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Can't Expand Array on HP P222 on Gen8


ChronoSphere
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Funny you say higher end raid controllers - doesn't HP position the p222 as its entry level?

I'm talking about low end controllers based on chipsets like the LSI SAS2008. They're popular as HBAs as they're easily reflashed with the initiator target firmware but performance with the RAID firmware is pretty dire. The only cache they have a tiny RAM chip on the back of the controller which is needed to enable the RAID firmware. They don't support migrating between differing RAID levels.
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I wonder if it would have just been faster to wipe the disks, build the array fresh as a RAID 5, then copy the data back onto the array from backup. Oh well :)

 

No this is much more fun. Let us know how this turns out. Very interesting topic.

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So expanding the array to include the new disks completed successfully after more than 24 hours. These were brand new disks - I would have thought twice about it if these were older disks - i'm not sure how intensive this process is and whether borderline bad disks would have survived.

 

In any case, the array (after expanding the volume in Windows disk management) is showing 5.5TB capacity (which make sense for a 1+0 setup) and I've now started the raid level migration to Raid 5. We'll see how long this one takes too :)

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  • 4 weeks later...

Going from 1 to 10, or 5 to 50, or 5 to 6 -- that is all completely feasible and makes sense. Adding disks to an array to extend it -- also makes sense. Converting from 10 to 5? I'm not so sure about that, and that's why I am keen to see what the OP discovers.

Definitely can be done - I transformed my P222 array from RAID5 to RAID10 about a year ago, and now due to space reasons I'm transforming it back to RAID5 until a good deal for (any number of) 4TB or 5TB drives come up on the market to slowly upgrade the drives.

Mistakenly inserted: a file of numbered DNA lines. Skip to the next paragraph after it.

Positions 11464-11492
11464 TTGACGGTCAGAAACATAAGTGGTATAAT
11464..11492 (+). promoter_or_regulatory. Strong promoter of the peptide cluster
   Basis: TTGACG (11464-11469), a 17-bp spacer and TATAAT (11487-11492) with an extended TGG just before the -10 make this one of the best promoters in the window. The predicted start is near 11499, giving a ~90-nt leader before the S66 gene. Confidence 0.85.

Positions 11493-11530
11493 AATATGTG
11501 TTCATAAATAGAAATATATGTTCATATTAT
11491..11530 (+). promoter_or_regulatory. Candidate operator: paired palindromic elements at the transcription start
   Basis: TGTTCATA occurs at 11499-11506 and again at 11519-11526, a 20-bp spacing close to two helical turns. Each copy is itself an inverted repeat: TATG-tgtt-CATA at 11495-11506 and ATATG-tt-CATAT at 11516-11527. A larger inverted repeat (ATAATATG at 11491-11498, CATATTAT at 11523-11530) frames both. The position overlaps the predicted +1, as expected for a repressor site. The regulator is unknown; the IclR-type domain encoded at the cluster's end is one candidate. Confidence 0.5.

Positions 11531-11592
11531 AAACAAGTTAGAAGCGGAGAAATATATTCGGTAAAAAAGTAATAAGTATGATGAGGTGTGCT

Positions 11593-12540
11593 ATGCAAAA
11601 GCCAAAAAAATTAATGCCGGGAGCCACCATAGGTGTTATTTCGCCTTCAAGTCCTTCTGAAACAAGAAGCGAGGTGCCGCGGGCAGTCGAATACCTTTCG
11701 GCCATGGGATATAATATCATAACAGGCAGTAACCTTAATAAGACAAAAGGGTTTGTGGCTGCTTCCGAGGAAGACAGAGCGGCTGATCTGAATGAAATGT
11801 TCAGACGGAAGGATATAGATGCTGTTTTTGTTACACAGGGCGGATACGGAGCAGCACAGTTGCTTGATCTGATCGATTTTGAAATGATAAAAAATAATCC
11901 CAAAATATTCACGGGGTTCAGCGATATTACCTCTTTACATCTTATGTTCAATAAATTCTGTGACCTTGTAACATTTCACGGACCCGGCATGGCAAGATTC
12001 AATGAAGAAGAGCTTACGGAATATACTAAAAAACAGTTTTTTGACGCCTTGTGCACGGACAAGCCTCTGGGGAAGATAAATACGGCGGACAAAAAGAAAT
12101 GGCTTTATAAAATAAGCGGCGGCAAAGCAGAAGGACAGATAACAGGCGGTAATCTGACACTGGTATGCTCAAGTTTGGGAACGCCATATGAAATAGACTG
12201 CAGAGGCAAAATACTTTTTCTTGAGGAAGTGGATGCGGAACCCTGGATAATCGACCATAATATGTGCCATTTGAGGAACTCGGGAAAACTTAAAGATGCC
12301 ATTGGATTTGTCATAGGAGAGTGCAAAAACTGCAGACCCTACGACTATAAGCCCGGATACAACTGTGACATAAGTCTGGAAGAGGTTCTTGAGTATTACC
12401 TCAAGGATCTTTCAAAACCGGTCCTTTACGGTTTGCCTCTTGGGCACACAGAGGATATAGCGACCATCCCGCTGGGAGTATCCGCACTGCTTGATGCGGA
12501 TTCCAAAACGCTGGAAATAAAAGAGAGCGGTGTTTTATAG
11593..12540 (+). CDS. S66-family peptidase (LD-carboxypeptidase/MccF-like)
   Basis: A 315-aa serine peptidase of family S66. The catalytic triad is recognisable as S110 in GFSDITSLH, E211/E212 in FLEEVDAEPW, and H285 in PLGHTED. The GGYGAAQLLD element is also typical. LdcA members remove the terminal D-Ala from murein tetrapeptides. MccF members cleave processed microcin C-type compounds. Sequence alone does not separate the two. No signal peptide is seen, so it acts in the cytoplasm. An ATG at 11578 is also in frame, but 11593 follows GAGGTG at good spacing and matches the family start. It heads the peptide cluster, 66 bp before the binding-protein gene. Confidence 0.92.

The process  transforming from 10  to 5 is slow. Much slower than 5 to 10!

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we've had array sets fail in the past, when disks, are put under heavy I/O with raid rebuilds/ re-construction, or adding disks. e.g. RAID 10 in P2000 SAN, add another two disk, and then two disks failed, four hours into rebuild. SAN was only 6 months old.

 

In fact, we've just completed an addition to to a test rig here in the lab, adding another disk, and expanding the array, all was well before the disk was added, and now we've got a predicted failure alert, in one of the original disks!

 

So looks like another support call to HP to get that disk replaced.

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Definitely can be done - I transformed my P222 array from RAID5 to RAID10 about a year ago, and now due to space reasons I'm transforming it back to RAID5 until a good deal for (any number of) 4TB or 5TB drives come up on the market to slowly upgrade the drives.

The process  transforming from 10  to 5 is slow. Much slower than 5 to 10!

 

Good to know. I would only reserve something like this for truly desperate times, as 1) the risk of drive failure during the operation, and 2) fragmentation has to be absolutely horrific once this is complete. Would be interesting to see if HP have published any information about how the data migration is actually performed.